At night I heard your sobs. I couldn’t stop them — not with a sug­ar-laced bribe, not by shout­ing. It wasn’t your fault, under­stand? You were a lit­tle girl when she ran away to Lon­don and left you with me. You felt unwor­thy — she’d saved her­self, but left you behind. Adi­na ran away because she was pet­ri­fied. She’d bro­ken our agree­ment. She intro­duced him to you, and took you to the shop­ping cen­ter and the safari park with him. But instead of reas­sur­ing you that you didn’t have to wor­ry about me dis­cov­er­ing her secret, I kept ask­ing you if you were wor­ried about sui­cide bombers. I wouldn’t have been angry with you, if you’d told me. If only I’d known that that’s what you were hid­ing. You see, there were no secrets between me and Adi­na. We shed our secrets once we began to speak the truth. We carved it into each other’s backs.

I liked it when we were togeth­er, the three of us. I could live like that, Avra­ham,” Adi­na had said. With him and Dana.” You see, every­thing between us was out in the open. Toward the end, our love was the only thing that remained hidden.

Years lat­er, you told me that I aban­doned you that night. I didn’t promise you that every­thing would be all right. You couldn’t trust me — not when you were six years old, and not as a six­teen-year-old in a wheelchair.

Don’t promise her any­thing,” one of your boyfriends told me. If you promise her some­thing, she just focus­es on prov­ing that it can’t hap­pen.” I told him that I’d made you too many promis­es that I hadn’t kept. So it was my fault that you couldn’t believe anyone’s promises.

You?” the boyfriend asked in sur­prise. She nev­er men­tions you when she talks about that. Only her mom. She was the one who didn’t keep her promis­es. One day she promised she’d come home, but then she died.”


The tele­vi­sion broad­cast­ed a live, impromp­tu press con­fer­ence with the police chief. He said that there had been no advance intel­li­gence about the ter­ror­ist attack, although the min­is­ter of defense had announced pre­vi­ous­ly that there had been advance infor­ma­tion, but no spe­cif­ic warn­ing. The police chief repeat­ed that this was a sui­cide bomber, although the emer­gency ser­vices spokesper­son who’d been inter­viewed before him explained that at the moment, there was no con­fir­ma­tion that the terrorist’s body had been found.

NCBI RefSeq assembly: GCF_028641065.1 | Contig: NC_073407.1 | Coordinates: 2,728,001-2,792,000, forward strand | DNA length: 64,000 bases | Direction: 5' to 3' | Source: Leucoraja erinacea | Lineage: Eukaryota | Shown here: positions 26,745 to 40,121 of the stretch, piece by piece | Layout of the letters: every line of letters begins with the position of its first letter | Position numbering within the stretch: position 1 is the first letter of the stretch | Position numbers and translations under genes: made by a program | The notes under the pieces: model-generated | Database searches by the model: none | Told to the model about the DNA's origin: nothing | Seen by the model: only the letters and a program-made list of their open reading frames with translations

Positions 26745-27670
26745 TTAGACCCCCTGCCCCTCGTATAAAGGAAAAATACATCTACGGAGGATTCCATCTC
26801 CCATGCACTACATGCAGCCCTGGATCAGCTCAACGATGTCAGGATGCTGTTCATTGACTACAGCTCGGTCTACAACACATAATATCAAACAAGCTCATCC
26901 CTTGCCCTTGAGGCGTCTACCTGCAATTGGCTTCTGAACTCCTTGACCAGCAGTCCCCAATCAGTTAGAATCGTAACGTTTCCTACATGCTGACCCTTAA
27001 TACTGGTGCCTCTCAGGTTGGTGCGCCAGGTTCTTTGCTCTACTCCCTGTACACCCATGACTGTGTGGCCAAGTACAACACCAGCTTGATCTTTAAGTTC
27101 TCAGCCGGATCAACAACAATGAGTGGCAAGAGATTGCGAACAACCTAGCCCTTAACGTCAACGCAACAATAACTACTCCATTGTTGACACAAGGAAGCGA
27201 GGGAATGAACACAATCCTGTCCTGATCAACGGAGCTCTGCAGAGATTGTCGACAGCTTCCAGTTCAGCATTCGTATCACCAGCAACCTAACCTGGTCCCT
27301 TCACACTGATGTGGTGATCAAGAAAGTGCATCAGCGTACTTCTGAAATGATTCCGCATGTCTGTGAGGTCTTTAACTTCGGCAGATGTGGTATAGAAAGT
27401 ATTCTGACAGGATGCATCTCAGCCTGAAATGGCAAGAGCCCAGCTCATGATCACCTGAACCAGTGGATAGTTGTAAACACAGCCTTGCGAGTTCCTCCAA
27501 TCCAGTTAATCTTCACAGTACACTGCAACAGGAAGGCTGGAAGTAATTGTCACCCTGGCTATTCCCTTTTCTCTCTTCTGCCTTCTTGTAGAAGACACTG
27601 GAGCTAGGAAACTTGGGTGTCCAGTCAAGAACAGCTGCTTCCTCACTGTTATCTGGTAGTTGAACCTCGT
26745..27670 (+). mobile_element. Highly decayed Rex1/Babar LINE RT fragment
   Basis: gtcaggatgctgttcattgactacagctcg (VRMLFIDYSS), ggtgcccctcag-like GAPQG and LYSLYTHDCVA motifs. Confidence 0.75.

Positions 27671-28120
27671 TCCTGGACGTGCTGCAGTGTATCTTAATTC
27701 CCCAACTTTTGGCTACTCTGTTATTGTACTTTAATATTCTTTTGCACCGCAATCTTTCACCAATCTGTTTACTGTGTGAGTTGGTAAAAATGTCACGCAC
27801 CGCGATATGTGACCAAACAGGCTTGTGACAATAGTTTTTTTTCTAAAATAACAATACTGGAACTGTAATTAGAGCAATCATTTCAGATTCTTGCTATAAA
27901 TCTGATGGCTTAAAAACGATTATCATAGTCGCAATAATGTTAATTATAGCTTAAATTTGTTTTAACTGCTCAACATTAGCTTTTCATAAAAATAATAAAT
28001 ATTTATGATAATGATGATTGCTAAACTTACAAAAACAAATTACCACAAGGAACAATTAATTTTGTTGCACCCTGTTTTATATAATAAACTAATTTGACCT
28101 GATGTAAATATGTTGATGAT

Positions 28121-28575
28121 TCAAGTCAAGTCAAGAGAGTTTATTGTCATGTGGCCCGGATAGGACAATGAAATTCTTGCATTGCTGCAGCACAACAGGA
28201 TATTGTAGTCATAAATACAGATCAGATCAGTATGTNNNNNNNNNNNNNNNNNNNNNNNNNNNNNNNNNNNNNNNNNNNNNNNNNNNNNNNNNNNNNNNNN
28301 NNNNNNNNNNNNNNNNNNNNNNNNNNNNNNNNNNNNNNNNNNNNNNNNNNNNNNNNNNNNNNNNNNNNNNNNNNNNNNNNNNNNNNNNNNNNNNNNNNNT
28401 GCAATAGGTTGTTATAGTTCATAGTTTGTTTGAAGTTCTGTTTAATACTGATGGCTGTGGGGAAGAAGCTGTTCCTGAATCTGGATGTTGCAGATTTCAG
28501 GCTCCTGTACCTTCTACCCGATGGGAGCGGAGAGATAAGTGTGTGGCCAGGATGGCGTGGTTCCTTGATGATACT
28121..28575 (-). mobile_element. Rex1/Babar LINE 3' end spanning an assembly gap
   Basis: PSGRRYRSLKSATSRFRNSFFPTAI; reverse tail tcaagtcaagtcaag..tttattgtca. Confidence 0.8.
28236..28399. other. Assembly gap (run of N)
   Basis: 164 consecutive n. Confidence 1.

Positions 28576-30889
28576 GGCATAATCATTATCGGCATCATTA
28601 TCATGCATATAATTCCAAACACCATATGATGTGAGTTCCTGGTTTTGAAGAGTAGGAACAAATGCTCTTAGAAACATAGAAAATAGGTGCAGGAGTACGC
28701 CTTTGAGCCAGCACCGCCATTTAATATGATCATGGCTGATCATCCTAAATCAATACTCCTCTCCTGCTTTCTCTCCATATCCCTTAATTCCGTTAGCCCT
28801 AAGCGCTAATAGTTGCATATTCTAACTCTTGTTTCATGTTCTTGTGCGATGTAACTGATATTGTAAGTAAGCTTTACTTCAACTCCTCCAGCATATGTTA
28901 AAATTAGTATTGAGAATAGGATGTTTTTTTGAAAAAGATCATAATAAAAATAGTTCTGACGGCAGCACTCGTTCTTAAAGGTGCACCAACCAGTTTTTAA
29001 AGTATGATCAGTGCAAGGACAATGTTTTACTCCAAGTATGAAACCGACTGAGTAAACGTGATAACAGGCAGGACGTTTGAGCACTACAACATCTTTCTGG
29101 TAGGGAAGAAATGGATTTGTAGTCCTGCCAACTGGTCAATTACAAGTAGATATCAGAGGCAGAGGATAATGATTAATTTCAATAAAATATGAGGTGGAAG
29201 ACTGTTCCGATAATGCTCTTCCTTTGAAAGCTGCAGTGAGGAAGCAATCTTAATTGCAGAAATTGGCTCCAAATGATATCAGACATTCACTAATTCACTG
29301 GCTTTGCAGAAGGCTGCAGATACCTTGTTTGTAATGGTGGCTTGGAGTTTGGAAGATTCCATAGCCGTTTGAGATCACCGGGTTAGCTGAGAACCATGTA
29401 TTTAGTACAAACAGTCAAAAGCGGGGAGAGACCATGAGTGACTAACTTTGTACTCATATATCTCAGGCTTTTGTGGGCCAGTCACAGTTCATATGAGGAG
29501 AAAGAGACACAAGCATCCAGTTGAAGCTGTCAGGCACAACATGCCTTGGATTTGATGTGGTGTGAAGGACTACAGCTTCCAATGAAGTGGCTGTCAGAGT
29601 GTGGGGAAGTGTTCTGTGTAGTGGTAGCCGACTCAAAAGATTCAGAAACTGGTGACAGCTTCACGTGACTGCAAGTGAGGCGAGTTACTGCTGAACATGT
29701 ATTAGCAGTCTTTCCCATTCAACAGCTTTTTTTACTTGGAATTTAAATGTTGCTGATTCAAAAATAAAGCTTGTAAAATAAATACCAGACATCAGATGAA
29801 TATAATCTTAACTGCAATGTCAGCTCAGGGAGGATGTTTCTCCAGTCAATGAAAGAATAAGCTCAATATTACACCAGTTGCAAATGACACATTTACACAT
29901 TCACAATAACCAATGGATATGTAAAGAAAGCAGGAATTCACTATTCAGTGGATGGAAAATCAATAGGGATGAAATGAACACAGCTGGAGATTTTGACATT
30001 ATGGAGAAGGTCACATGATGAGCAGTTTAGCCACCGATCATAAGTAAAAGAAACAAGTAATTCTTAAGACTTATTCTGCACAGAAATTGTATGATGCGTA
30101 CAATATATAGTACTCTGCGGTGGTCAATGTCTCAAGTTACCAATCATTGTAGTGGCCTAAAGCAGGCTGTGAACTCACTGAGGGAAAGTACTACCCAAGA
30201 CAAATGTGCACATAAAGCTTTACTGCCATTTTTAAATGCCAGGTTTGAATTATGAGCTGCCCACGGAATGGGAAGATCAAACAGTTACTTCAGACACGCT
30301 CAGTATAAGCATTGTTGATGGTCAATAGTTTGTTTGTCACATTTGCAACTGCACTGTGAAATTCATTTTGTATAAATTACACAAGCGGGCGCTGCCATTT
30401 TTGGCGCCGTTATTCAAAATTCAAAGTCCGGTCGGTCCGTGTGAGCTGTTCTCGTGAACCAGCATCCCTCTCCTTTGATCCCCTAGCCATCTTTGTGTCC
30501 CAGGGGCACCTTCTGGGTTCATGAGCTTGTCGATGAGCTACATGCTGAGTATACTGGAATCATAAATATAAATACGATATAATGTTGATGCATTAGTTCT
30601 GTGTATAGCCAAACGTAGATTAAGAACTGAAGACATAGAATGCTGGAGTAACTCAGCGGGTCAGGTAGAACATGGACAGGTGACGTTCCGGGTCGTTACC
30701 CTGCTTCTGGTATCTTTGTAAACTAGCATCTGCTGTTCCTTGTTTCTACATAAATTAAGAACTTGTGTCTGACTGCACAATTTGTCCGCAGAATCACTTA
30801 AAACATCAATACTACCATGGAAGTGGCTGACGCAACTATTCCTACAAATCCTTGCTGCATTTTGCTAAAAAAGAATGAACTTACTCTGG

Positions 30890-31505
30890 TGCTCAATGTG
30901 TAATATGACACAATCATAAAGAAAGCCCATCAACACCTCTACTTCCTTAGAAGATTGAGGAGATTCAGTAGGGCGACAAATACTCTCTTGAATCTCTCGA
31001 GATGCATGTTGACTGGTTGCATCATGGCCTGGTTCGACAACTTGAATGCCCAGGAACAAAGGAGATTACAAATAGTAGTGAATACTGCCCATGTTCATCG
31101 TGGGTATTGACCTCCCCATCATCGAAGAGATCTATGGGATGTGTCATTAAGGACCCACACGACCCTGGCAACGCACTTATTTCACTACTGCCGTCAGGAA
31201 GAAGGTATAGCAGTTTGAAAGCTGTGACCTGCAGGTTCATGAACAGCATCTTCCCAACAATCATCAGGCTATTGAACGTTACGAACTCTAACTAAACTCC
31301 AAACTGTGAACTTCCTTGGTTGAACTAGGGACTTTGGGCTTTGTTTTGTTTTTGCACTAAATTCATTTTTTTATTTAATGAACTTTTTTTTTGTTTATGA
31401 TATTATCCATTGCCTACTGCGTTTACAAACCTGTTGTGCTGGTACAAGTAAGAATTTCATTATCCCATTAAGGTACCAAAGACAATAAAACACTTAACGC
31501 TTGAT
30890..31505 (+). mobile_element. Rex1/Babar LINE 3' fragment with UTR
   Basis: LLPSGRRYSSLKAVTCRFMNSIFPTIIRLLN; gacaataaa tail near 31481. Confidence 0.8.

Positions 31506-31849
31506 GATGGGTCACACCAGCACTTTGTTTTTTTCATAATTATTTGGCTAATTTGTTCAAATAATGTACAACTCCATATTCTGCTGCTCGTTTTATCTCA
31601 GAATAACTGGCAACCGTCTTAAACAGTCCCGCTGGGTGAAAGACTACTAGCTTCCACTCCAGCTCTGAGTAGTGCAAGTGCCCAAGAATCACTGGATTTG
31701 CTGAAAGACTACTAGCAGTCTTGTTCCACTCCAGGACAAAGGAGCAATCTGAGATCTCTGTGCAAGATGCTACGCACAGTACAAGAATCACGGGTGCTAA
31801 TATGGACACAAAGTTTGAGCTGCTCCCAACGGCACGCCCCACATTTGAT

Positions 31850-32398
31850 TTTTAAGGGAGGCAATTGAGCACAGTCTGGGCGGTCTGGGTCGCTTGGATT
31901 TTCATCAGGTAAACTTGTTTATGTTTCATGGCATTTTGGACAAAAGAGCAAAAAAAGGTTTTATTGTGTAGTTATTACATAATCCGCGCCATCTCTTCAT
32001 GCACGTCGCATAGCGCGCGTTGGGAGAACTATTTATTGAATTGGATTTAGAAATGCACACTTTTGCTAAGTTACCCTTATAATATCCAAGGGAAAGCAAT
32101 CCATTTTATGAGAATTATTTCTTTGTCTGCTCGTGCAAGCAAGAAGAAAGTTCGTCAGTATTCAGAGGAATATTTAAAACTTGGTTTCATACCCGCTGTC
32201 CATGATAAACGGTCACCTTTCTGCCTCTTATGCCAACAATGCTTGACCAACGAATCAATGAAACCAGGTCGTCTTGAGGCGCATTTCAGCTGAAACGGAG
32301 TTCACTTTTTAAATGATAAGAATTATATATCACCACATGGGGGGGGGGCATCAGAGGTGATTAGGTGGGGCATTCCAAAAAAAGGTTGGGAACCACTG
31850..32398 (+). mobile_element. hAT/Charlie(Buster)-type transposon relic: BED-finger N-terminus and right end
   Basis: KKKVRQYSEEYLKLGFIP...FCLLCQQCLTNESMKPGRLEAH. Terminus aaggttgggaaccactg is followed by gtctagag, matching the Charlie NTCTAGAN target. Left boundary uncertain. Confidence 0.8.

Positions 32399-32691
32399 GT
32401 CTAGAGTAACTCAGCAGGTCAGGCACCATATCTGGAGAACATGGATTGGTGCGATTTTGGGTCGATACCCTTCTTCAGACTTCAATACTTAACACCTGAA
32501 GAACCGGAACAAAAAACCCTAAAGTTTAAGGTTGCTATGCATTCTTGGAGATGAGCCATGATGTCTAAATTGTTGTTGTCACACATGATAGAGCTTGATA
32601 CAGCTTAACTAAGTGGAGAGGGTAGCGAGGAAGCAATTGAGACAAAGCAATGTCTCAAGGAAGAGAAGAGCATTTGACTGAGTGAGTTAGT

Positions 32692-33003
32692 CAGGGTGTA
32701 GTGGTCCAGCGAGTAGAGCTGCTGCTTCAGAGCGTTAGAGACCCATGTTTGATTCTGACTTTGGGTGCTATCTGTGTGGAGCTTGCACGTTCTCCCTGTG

I remem­ber silence and fear, and loud, rac­ing heart­beats. I remem­ber our eyes dart­ing to each other’s faces, to the crooked pic­tures and a shat­tered vase.

The police chief asked the pub­lic to Let the secu­ri­ty forces do their job. It’s very hard to pre­dict the actions of a sin­gle terrorist.”

Dalia shout­ed at the tele­vi­sion, If they’re so hard to pre­dict, what are you all so busy at?”

Dalia rubbed her cell phone on the edge of the sofa. She tapped it again and tried to dial. She said all the lines were down and she couldn’t get through to her daugh­ter, Efrat, to tell her she was all right. Then she stood up.

Tell me if you’re plan­ning to write for me. If not, then I’ll go home. This is no day for celebrations.”

Why are you insist­ing? There are plen­ty of oth­ers who can write lyrics for you.”

You know why, Avra­ham. They aren’t inter­est­ed. Those peo­ple don’t even call me back. It’s been years since they’ve returned my calls.”

I’m sor­ry.”

Real­ly. Anoth­er one who’s sor­ry. I’m still wait­ing for those lyrics that you kept promis­ing me, right here in this liv­ing room. Until the day I heard Cha­va Alber­stein singing a new song on the radio. When it end­ed, I final­ly real­ized why it sound­ed familiar.”

Dalia col­lect­ed her bead­ed hand­bag. In it, all the col­ors of the rain­bow shim­mered uncomfortably.

Feel bet­ter, sweet­ie,” she said to you. I didn’t feel I need­ed to say any­thing to her. Years lat­er, I explained to you that some­times Dalia didn’t need expla­na­tions — she just need­ed an audience.

You prob­a­bly know that Adi­na called me​.It was after I left you that mes­sage that you were a son of a bitch — excuse my lan­guage — for giv­ing away those lyrics you promised me,” Dalia said to me as she reached the front door. She said she’d heard that I was upset. At least after she died, you grew some balls. Now you can tell peo­ple things to their face, instead of them hear­ing about it on the radio.”


After each of my quar­rels with oth­er peo­ple, Adi­na would call and apol­o­gize for me. She’d sit in the wood­en chair in the din­ing nook, a Par­lia­ment burn­ing in one hand, in the oth­er the let­ter of apol­o­gy that I’d care­ful­ly com­posed and read to her the night before. As Adi­na read the let­ter, we’d snick­er and pic­ture the insult­ed person’s face swelling with pride as they lis­tened to the emp­ty words. I’d tick­le Adina’s stom­ach with the soles of my feet. Then she’d slam down the receiv­er, and we’d burst out laughing.

After she made my apol­o­gy to Dalia, Adi­na chuck­led. She said that you’re a shit. And she also said that she can hear you in the back­ground, gig­gling like a lit­tle girl.”